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12 Flag Raiser Lieutenant Colonel Barbara Nichols Visits Seahawks Practice
After shaking hands with or getting a hug from nearly every player on the Seahawks roster as well as head coach Pete Carroll, Lieutenant Colonel Barbara Nichols called it “an honor” to meet the players who “I see on TV all the time.”
In reality, she had it backward, the honor was entirely theirs.
Nichols, 95, served in three wars as a member of the U.S. Army Nurse Corps, and is the oldest living military nurse in the United States. A Bronze Star recipient who served in World War II, the Korean War and Vietnam, Nichols, not the professional athletes, was the subject of admiration when practice ended Friday. After players wrapped up their day, Nichols stood in uniform greeting them as they came off the field, and nearly every player lined up to offer a handshake or a hug and thanked Nichols for her impressive service. Carroll later presented her with a personalized jersey. Read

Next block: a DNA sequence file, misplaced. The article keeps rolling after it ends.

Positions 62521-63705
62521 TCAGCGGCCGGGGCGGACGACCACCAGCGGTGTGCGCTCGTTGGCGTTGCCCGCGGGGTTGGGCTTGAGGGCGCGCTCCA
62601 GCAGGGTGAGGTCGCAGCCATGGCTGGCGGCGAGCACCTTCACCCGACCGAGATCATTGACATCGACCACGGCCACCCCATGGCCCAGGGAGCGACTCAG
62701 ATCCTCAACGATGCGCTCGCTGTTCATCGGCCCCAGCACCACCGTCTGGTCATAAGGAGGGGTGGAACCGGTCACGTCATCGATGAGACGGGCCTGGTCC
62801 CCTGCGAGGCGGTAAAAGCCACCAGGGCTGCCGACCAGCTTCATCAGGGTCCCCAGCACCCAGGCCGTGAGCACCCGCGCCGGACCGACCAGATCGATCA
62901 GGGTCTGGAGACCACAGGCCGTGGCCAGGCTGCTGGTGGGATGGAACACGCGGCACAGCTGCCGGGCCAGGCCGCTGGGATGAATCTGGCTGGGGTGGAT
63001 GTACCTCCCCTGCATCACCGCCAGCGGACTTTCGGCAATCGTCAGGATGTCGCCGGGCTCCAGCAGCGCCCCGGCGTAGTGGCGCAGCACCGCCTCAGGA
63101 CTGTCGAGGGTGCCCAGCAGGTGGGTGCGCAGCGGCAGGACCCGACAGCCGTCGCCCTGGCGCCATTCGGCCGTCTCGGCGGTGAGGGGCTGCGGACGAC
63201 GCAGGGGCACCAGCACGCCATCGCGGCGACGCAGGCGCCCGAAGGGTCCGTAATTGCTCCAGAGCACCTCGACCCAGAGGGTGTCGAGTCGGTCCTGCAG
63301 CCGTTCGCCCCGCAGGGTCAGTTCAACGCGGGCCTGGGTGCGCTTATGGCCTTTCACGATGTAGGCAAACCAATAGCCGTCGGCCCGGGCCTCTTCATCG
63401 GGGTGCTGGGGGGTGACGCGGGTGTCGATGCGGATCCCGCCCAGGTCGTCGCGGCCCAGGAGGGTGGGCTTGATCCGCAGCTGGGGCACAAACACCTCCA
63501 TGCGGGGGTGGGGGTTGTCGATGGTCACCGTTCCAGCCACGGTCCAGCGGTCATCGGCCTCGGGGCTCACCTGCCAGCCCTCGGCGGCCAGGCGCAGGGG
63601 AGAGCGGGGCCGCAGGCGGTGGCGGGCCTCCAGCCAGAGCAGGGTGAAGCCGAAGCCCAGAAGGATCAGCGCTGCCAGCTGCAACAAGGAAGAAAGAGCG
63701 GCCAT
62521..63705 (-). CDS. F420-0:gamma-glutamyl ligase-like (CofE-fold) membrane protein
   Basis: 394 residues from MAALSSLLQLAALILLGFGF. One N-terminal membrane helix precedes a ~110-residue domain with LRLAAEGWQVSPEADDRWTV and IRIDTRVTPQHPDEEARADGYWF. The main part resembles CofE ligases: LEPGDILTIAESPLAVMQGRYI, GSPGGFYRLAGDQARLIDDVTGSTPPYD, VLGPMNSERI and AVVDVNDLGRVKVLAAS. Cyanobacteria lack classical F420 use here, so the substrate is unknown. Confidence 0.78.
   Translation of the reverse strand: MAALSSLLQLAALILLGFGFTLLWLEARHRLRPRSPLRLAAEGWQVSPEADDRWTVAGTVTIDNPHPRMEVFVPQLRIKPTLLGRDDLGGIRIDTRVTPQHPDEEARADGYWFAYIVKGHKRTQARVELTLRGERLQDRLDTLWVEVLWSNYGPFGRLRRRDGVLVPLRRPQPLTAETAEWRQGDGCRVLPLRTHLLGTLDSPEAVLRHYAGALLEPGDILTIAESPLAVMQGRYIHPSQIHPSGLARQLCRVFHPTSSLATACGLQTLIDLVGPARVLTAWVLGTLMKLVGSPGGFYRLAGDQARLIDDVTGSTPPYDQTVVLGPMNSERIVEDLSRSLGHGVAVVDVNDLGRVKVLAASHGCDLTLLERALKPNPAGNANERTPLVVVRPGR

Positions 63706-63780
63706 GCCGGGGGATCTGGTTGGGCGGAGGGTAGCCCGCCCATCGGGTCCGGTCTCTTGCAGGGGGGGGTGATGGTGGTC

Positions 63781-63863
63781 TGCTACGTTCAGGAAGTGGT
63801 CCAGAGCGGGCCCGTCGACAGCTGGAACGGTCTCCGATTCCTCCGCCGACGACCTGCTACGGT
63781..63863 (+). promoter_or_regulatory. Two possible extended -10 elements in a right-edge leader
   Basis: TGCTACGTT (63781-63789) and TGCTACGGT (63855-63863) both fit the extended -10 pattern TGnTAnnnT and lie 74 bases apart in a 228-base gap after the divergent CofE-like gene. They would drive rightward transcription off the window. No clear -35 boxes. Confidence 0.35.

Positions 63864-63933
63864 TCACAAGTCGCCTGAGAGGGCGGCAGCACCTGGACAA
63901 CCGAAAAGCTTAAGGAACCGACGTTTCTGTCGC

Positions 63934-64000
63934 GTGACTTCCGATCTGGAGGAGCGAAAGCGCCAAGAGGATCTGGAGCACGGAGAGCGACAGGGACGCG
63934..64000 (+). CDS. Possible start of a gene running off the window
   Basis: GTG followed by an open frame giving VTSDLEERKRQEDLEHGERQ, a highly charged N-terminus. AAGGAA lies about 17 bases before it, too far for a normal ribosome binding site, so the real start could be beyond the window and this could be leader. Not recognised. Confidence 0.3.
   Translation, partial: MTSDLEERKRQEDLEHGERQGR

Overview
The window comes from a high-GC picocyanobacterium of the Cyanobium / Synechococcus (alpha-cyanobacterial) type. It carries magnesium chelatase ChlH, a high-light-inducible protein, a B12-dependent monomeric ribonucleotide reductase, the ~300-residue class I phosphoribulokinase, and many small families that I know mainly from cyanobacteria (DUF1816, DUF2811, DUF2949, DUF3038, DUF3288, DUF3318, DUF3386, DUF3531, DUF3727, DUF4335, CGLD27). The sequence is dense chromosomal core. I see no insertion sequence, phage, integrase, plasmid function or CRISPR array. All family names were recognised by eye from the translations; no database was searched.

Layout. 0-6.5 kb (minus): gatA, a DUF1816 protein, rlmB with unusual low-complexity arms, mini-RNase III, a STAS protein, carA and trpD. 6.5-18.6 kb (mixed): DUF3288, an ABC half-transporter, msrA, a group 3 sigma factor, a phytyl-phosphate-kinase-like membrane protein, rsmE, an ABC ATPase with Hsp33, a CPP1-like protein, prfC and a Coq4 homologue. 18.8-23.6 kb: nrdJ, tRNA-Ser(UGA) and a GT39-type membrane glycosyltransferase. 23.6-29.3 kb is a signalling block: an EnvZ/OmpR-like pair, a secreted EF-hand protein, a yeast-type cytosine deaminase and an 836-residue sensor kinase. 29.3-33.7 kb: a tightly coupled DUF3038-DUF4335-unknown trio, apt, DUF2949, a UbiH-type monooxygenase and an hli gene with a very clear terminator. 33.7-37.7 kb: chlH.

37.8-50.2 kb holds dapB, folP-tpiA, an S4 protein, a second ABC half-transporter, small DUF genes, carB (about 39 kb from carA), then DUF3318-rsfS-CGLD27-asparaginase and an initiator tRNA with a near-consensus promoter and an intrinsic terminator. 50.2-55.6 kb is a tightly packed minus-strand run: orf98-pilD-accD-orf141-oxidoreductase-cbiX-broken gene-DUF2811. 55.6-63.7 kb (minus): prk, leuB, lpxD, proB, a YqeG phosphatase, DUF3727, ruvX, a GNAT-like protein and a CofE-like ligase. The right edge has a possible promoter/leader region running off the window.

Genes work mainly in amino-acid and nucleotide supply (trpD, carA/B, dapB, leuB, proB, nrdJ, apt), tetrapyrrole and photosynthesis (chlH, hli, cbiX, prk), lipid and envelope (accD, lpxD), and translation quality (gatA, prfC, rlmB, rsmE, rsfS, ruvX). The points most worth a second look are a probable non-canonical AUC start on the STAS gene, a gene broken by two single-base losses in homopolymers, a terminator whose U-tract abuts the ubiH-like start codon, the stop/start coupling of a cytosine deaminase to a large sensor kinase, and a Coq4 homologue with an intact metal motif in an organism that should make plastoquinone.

— Pete Carroll (@PeteCarroll) November 18, 2017
When the Seahawks host the Falcons Monday night, Nichols will raise the 12 Flag as part of the Seahawks Salute to Service game. It will be the latest honor for Nichols, but far from the most significant one for a woman who once served as a nurse to President Dwight D. Eisenhower at Walter Reed Army Medical Center in Washington D.C.
“I saw a lot, I was in the three wars—Korea, Vietnam and World War II,” said Nichols, who also worked at Boeing helping assemble B-17 bombers. “World War II was different, no one had heard of the Cadet Nurse Corps. I worked at Boeing, President (Franklin D.) Roosevelt started the Cadet Nurse Corps because they needed nurses for World War II, so I joined, got three years training in Everett General hospital, became an RN. Then I went on active duty and went right to Korea. I did Korea, then the next thing was Vietnam, that was the hardest one to do. Really hard. But survived that one.”
Nichols remains sharp and active to this day, walking a mile every day—OK, not every day anymore, she concedes, but some days, which is still awfully impressive at 95.
Nichols noted that her father and brother also served in the Army, her dad in World War I and her brother in World War II.
“He went in on D-Day, went all the way through Germany, all the way through into France and ended up in Czechoslovakia, and just came out with frostbite,” Nichols said of her brother. “He was very fortunate.”Read